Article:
THE WEDDING DATE (*1/2, 2005, PG-13, 90 mins.; Universal): Disappointing romantic comedy is an over-written, tired affair, despite the presence of stars Debra Messing and Demot Mulroney -- both capable of far better. Messing, from TV’s “Will and Grace,” plays a harried exec who pays Mulroney to be her wedding date at her sister’s London wedding...and if you need any more plot description than that, you’ll probably find this film from writer Dana Fox and director Clare Kilner to be a boatload of laughs and surprises. Everyone else -- even “date movie” aficionados -- are likely to be let down by this forced, unappealing comedy, which isn’t especially funny or romantic. Universal’s DVD includes a colorful, bright 1.85 transfer with 5.1 Dolby Digital sound. Extras include deleted scenes, an interview with Messing, and a surprisingly tedious commentary with the actress, who’ll need to pick better projects than this if she hopes to have any career beyond the small screen.

New TV on DVD

Buena Vista has three new TV on DVD offerings on the plate this week: the Complete Series of last fall’s LIFE AS WE KNOW IT (2004, 558 mins.), the Complete Third Season of BOY MEETS WORLD (1995-96, 491 mins.) and the Complete Second Season of ONCE AND AGAIN (1999-2000, 991 mins.).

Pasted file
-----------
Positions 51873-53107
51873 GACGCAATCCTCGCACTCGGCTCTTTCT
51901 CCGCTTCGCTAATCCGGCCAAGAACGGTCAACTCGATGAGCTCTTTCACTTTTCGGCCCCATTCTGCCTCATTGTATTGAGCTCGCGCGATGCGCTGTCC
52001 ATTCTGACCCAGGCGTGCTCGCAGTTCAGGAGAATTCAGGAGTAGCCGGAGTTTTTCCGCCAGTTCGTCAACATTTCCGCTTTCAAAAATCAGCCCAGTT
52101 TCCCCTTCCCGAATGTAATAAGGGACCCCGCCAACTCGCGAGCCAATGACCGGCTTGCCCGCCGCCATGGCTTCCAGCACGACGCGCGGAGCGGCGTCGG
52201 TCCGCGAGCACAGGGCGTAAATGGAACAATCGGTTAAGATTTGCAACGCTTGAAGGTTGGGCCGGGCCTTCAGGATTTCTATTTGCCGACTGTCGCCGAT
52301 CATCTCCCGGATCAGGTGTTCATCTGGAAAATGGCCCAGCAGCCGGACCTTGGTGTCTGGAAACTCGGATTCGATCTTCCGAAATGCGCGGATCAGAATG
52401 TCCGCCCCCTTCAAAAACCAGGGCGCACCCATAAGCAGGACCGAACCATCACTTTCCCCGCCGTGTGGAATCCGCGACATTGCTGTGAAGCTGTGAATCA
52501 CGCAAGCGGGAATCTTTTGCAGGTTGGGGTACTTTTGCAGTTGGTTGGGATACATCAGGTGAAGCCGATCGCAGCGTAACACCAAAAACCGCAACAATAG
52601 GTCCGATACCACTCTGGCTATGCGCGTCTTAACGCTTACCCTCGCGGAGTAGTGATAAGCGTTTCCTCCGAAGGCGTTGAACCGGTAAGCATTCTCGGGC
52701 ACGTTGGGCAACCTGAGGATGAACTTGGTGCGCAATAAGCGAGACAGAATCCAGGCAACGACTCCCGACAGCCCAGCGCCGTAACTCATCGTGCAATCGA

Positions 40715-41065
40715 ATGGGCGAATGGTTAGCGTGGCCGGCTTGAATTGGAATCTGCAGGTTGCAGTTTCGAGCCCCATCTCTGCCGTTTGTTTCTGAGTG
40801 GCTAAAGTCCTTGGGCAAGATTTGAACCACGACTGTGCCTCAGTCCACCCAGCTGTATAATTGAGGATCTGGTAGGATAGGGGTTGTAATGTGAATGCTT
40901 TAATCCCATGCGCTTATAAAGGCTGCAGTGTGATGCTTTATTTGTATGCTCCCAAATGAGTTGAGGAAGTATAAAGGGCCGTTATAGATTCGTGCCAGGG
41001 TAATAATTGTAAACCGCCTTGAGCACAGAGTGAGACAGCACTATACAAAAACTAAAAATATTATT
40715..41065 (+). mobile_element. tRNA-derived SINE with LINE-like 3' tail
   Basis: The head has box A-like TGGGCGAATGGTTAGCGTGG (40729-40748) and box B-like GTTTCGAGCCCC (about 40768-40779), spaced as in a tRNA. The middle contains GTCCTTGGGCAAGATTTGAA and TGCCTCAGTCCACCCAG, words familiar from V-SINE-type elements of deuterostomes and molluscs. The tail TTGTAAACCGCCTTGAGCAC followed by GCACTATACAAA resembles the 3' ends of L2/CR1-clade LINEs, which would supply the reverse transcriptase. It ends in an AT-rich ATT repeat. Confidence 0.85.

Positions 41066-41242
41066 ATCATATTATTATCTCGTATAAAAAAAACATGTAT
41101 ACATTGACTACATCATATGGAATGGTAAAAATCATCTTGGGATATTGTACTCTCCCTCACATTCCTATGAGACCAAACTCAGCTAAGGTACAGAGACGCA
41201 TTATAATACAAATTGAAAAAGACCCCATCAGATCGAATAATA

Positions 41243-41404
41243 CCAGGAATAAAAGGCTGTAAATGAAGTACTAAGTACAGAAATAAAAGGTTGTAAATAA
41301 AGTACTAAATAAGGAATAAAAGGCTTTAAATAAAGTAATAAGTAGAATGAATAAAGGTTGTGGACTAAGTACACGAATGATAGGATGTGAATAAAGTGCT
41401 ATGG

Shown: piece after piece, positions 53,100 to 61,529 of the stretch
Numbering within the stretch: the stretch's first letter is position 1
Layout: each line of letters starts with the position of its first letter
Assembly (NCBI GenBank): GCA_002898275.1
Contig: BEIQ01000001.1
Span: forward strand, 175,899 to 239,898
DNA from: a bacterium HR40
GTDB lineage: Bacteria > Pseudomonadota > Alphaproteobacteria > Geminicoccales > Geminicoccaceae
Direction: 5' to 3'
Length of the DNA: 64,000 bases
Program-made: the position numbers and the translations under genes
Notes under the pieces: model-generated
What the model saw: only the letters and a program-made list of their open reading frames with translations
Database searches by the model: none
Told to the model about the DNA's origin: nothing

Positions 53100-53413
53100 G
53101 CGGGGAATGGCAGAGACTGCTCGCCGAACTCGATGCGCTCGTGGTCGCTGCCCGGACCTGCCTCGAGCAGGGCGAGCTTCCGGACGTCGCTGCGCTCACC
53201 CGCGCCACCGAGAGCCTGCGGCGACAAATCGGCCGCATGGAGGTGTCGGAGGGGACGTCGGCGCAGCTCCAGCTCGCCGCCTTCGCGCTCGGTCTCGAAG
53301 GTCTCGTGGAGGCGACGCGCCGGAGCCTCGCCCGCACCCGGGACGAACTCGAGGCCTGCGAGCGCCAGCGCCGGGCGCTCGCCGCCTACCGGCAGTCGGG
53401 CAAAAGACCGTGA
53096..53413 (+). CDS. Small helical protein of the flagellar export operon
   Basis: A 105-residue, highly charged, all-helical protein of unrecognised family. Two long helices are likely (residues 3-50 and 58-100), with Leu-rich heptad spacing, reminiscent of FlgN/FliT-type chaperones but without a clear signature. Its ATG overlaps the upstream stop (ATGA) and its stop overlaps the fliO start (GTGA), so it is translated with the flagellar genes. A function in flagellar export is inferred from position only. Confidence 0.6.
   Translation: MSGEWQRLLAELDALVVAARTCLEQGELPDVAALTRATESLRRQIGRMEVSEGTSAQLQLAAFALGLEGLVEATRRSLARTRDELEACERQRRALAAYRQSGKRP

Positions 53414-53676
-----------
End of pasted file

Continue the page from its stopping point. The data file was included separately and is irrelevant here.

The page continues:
“Life As We Know It” was a short-lived, and well-intentioned, attempt at creating an “honest” teen drama, more “My So-Called Life” (or “Dawson’s Creek”) than “O.C.”-esque glossy soap. The resulting show didn’t fly: ABC yanked the series due to poor ratings in spite of decent reviews, but Buena Vista’s DVD offers the entire series (including two shows that didn’t air) with selected commentaries, deleted scenes, bloopers and satisfying full-screen transfers.

The long-running sitcom “Boy Meets World” and the critically lauded -- though often poorly-rated -- “Once and Again” are, needless to say, more well-known commodities.